Her mission for the environment and social justice is just getting started, but she’s already built an impressive resume.
The American Talent Initiative (ATI) and the Campaign for College Opportunity have both recognized UCLA for its dedication to helping community college students transfer to and graduate from four-year universities.
ATI’s report The Talent Blind Spot: The Practical Guide to Increasing Community College Transfer to High Graduation Rate Institutions, published in June 2018, features UCLA and CCCP as an example of a university that has created a robust outreach and support system for transfer students, beginning with the outreach programs in CCCP through on campus support structure. The report highlights the breadth and depth of UCLA’s “transfer-friendly ecosystem” as a model for how other universities can scale up their transfer outreach and programming in order to promote student success.
In addition, Alfred Herrera, assistant vice provost for academic partnerships and director of UCLA’s Center for Community College Partnerships, was chosen to receive the Campaign for College Opportunity’s inaugural “Unsung Hero” award at its third annual Champions of Higher Education celebration this December.
“It’s a great honor to be recognized for the work we are doing at UCLA,” Herrera said. “We’ve really tried to demonstrate the need to develop stronger partnerships to support, welcome and transition transfer students to UCLA in order for them to excel and graduate.”
UCLA was one of only three schools that ATI chose to feature in its report as an example of best practices in supporting transfer students. With a transfer population of about 35 percent of all undergraduate students and a four-year transfer graduation rate of 92 percent, UCLA models how a university can guide a large number of transfers to success. ATI also commended UCLA’s commitment to closing equity gaps in transfer student success through the successful partnerships CCCP has with local community colleges and summer programs for prospective students and for incoming transfers.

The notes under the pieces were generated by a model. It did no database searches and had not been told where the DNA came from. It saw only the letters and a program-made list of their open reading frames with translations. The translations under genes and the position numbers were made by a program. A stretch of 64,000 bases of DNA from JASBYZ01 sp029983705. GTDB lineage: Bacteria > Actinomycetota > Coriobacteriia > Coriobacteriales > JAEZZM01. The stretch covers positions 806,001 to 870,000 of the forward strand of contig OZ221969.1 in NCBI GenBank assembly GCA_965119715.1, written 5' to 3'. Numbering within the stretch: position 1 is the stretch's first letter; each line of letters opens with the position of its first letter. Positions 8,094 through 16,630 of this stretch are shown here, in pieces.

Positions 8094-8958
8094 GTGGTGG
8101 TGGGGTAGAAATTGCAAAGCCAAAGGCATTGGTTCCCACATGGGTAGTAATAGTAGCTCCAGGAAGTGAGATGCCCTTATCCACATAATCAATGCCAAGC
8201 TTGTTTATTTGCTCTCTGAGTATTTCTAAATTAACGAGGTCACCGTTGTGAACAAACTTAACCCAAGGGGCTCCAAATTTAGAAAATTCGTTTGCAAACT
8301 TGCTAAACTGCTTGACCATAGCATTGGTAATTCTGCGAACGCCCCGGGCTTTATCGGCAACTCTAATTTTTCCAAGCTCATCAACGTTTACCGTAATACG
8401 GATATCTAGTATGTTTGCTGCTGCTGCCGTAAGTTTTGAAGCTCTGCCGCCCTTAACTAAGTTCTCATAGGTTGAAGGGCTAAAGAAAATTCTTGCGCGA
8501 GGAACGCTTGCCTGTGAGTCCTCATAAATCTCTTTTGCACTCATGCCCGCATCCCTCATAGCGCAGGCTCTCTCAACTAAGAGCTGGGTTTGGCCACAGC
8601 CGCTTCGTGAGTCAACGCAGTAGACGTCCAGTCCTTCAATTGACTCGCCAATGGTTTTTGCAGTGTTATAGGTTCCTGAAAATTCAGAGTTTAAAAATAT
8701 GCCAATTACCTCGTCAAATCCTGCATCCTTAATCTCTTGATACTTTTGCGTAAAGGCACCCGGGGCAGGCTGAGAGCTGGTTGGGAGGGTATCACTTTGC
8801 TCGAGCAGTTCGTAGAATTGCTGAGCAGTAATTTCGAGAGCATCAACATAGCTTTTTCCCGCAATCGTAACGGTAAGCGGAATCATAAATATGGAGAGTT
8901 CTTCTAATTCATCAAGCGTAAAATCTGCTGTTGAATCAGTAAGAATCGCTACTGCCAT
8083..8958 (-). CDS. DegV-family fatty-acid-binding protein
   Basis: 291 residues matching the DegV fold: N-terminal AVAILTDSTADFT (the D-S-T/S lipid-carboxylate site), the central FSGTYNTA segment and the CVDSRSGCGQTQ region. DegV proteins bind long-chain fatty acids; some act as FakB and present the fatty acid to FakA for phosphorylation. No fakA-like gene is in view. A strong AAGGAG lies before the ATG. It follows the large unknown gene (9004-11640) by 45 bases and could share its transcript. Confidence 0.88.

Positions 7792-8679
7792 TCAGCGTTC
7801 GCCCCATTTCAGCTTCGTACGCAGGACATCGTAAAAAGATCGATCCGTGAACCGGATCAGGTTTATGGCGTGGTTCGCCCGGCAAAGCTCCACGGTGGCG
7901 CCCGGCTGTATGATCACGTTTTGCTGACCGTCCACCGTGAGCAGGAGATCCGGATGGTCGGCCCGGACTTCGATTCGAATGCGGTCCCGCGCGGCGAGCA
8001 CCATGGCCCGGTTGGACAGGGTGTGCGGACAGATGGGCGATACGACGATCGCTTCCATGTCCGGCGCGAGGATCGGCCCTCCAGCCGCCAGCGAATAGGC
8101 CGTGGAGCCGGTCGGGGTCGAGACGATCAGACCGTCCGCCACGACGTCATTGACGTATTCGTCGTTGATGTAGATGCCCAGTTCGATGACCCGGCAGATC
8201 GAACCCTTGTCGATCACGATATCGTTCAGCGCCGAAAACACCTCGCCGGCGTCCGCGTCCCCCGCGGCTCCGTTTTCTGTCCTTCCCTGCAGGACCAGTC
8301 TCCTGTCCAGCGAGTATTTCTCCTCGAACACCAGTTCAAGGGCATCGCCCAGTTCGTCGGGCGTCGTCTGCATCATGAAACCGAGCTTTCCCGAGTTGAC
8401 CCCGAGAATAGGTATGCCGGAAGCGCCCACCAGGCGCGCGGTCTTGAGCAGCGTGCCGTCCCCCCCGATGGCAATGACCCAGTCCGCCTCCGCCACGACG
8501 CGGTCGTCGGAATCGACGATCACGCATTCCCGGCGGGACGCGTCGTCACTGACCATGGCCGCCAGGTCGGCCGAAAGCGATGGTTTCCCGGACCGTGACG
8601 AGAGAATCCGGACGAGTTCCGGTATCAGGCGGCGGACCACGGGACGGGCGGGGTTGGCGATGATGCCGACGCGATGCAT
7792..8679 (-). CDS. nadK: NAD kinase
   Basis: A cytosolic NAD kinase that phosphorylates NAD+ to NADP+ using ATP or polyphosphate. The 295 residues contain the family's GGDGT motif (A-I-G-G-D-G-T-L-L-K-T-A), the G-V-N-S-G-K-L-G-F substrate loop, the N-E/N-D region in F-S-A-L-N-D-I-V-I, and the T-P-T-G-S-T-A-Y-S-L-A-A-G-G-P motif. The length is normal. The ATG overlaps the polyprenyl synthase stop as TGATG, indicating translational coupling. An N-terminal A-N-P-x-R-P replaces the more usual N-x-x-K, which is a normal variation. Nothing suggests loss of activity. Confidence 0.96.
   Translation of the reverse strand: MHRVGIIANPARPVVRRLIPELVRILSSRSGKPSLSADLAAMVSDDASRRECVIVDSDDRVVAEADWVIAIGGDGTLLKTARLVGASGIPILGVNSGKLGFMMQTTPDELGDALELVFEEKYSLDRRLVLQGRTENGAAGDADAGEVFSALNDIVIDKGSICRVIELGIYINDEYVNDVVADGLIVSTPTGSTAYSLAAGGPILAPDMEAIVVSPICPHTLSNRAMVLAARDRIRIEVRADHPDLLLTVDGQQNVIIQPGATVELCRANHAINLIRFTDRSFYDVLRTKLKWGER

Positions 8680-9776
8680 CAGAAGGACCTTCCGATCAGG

Herrera said transfers have long been a priority at UCLA. Campus leadership is dedicated to admitting a large cohort of transfers every year and providing a wide range of resources to support them, from transition programs to academic counseling and social activities. Chancellor Gene Block has even visited over a dozen community colleges to discuss new ways the university can partner with them – something that no other top-tier research institution in the country has done, Herrera said.
Admitting and supporting transfer students is a crucial step in increasing low income and underrepresented students’ presence on campus, since these students make up the majority of community college populations, Herrera noted. Students who are members of underrepresented groups – such as parents, former foster youth and undocumented students – offer unique and valuable insights in the classroom that benefit all students’ learning experiences.
But there is still a lot of work to be done. With over 30,000 undergraduates, “UCLA does not need more applicants, we need a different kind of applicant,” Herrera said. “We must understand the importance of the diversity of these students, and we must begin to understand the critical place transfer students occupy in our university.
“In part, we hope this serves as tool for artists, producers, writers, directors and actors who are seeking funding and support for future projects that appropriately and creatively reflect the gender and ethnic diversity of the United States.”
Muriel McClendon has been named Associate Dean for Equity, Diversity and Inclusion for the UCLA College’s Division of Social Sciences. She succeeds Eric Avila, who is now the chair of the Chicana/o Studies Department.
McClendon teaches and writes about the social history of the English Reformation. She serves as Vice Chair for Graduate Affairs in the History Department, was formerly the Chair of the European Studies IDP, and has served on a number of campus committees.
She will serve as the Division’s liaison to Vice Chancellor for Equity, Diversity and Inclusion Jerry Kang. She will interact with others in similar roles in each division and school across UCLA. As Associate Dean, McClendon will assist Interim Dean Laura Gómez in developing strategic plans and evaluating policies and practices aimed at promoting a diverse, inclusive and respectful environment for faculty, staff and students in Social Sciences.
For the second year in a row, no non-white actor was among the 20 acting nominations for the Academy Awards. NPR’s Kelly McEvers talks about the awards and Hollywood’s struggles with diversity with Darnell Hunt, director of UCLA’s Ralph J. Bunche Center for African American Studies.
UCLA alumna Christine Simmons, chief operating officer of the Los Angeles Sparks basketball team, welcomed new African-American students to UCLA at the 10th annual Black Convocation and urged them to tap into opportunities afforded by their enrollment and serve interests beyond their own.
The Legislative Assembly of the UCLA Academic Senate has given final approval to a proposal requiring all UCLA College undergraduates to complete a course focused on diversity.
Faculty of the UCLA College have approved a proposal requiring all College undergraduates to complete a course focused on diversity.